Source: The Seattle & King County Public Health

Update January 30, 2022

As of January 27, 2023, 17 people from 7 separate meal parties reported becoming ill after eating food from the Tamarind Tree Restaurant. These 17 people ate at this restaurant on January 15, 16, and 17, 2023. No one has been hospitalized and no deaths were reported.

Source: The Seattle & King County Public Health

January 26, 2022

The Seattle & King County Public Health announced they are investigating a gastrointestinal illness outbreak linked to the Tamarind Tree Restaurant located at 1036 S Jackson St A Seattle, WA 98104. As of January 24, 2023, 10 people from 3 separate meal parties have reported becoming ill after eating food from this restaurant on January 15 and 16, 2023. Public Health has not identified any ill employees.

Environmental Health investigators visited the restaurant on January 24, 2023. They observed improper food handling practices, including blocked access to handwashing facilities, improper storage of wiping cloths, risk of cross-contamination, and lack of maintenance, cleaning, and sanitizing of food equipment and physical facilities. Investigators closed the restaurant during their visit on January 24, 2023. The restaurant was required to complete a thorough cleaning and disinfection.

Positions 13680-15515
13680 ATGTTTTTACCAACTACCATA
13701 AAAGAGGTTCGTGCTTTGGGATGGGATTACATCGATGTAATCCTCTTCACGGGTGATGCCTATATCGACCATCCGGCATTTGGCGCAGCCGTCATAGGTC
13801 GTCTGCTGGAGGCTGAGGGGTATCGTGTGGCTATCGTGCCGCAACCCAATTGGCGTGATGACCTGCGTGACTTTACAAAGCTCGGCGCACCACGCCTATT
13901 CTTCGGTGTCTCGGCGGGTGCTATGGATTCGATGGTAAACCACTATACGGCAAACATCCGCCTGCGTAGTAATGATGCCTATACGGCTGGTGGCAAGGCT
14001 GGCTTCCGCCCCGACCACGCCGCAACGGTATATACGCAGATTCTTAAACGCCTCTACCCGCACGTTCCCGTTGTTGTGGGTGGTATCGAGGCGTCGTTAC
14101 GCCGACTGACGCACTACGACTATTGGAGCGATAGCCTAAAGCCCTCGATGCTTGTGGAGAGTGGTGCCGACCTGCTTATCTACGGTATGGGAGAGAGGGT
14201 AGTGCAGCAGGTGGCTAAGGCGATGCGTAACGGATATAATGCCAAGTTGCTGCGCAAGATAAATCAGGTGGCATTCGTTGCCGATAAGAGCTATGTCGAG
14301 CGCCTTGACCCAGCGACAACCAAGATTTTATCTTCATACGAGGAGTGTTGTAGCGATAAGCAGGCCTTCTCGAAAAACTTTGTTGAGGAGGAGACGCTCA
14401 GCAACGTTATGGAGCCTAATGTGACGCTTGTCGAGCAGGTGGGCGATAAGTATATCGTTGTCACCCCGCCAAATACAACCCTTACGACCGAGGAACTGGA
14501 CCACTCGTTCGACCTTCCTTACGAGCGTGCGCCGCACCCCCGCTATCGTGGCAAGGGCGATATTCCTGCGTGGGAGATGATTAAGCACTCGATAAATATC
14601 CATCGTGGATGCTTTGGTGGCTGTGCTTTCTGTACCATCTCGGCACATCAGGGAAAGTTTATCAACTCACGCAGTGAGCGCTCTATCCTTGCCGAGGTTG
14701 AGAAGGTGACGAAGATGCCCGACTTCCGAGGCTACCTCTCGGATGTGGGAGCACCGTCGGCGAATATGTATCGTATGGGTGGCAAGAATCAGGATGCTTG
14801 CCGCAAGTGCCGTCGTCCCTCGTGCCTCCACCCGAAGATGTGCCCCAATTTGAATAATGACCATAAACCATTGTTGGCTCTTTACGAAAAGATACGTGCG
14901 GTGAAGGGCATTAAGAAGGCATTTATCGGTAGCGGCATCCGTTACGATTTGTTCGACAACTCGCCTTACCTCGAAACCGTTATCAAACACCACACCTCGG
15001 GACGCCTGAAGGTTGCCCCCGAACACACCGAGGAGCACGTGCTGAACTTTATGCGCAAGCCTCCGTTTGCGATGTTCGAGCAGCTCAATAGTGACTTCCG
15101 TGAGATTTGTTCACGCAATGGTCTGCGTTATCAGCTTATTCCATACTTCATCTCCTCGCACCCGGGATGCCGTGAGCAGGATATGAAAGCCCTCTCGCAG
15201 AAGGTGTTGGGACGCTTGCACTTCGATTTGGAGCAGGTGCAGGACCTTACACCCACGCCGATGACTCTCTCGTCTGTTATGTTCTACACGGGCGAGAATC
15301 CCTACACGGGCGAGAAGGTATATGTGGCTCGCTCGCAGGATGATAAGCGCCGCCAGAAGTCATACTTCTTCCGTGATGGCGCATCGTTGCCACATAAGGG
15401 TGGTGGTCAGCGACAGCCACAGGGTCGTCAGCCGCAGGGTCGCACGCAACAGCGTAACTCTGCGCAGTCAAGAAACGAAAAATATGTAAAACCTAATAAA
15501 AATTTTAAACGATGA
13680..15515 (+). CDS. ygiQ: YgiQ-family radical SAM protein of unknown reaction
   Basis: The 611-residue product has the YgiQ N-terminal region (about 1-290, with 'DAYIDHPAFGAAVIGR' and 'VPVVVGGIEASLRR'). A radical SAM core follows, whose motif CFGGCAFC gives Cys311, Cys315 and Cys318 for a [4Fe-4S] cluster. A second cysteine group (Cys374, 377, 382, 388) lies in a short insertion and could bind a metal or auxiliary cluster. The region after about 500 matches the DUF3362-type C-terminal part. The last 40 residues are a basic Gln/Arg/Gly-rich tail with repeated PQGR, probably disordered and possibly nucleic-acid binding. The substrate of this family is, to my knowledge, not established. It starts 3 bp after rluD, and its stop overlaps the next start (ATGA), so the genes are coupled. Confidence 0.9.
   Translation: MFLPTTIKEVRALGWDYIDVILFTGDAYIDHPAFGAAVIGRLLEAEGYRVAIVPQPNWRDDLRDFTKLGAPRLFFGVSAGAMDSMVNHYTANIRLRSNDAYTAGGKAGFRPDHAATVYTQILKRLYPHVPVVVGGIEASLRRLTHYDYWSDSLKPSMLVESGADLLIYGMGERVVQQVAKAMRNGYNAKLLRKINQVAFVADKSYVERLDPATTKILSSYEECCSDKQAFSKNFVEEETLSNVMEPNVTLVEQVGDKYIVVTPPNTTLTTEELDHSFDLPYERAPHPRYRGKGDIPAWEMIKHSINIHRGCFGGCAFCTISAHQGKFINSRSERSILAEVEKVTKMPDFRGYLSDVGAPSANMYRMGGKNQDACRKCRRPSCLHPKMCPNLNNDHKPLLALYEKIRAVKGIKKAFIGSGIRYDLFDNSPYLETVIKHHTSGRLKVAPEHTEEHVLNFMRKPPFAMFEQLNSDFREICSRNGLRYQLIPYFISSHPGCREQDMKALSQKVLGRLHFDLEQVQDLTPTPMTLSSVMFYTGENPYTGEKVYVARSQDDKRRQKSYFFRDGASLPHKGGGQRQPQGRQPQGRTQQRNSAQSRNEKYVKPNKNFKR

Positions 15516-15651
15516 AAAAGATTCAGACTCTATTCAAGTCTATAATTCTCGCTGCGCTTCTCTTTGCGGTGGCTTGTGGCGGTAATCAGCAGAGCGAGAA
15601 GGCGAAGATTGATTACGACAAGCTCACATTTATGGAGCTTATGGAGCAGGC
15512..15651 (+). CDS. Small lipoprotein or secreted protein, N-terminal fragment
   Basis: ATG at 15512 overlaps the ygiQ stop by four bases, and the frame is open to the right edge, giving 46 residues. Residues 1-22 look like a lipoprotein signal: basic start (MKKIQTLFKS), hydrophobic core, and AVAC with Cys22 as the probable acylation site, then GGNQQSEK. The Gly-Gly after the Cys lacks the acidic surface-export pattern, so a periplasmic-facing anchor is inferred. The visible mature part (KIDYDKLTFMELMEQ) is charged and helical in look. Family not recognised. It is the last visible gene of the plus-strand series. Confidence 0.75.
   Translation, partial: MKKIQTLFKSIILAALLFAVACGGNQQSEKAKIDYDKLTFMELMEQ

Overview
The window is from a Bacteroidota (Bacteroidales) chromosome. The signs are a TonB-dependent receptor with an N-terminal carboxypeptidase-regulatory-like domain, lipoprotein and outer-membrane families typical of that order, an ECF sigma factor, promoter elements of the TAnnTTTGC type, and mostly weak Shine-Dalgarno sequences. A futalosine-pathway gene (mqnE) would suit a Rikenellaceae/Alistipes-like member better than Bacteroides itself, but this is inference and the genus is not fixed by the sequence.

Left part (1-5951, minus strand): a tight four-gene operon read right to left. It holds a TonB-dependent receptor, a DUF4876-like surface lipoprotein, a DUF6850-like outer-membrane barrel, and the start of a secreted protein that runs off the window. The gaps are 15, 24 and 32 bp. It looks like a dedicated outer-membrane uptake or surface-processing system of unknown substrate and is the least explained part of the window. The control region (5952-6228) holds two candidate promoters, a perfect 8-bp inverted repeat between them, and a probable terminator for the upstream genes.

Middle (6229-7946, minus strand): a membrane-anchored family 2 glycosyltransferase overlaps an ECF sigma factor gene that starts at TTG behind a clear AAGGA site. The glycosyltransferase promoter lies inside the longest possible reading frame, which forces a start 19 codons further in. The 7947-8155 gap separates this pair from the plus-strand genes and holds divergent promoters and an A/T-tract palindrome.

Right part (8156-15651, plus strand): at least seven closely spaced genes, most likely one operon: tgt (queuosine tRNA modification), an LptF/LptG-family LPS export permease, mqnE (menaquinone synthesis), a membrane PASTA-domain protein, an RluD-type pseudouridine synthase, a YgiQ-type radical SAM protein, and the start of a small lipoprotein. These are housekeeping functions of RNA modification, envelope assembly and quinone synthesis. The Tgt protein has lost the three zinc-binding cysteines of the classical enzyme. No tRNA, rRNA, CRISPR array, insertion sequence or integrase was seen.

In case you experience vomiting, diarrhea, and nausea, report it now. It can help to detect & resolve outbreaks early and prevent others from being harmed, and it enables better surveillance. If symptoms persist, seek medical care.

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The European Centre for Disease Prevention and Control (ECDC) announced on their Communicable Disease Threats Report Week 45 a multi-country E. coli Shigella Sonnei outbreak linked to travel to Cape Verde. There are 55 confirmed cases in several countries: Netherlands (22), Denmark (4), France (3), Germany (2),... See More Portugal (1) and the United Kingdom (23) with travel history to Cape Verde. The source is still unknown, the investigations are ongoing.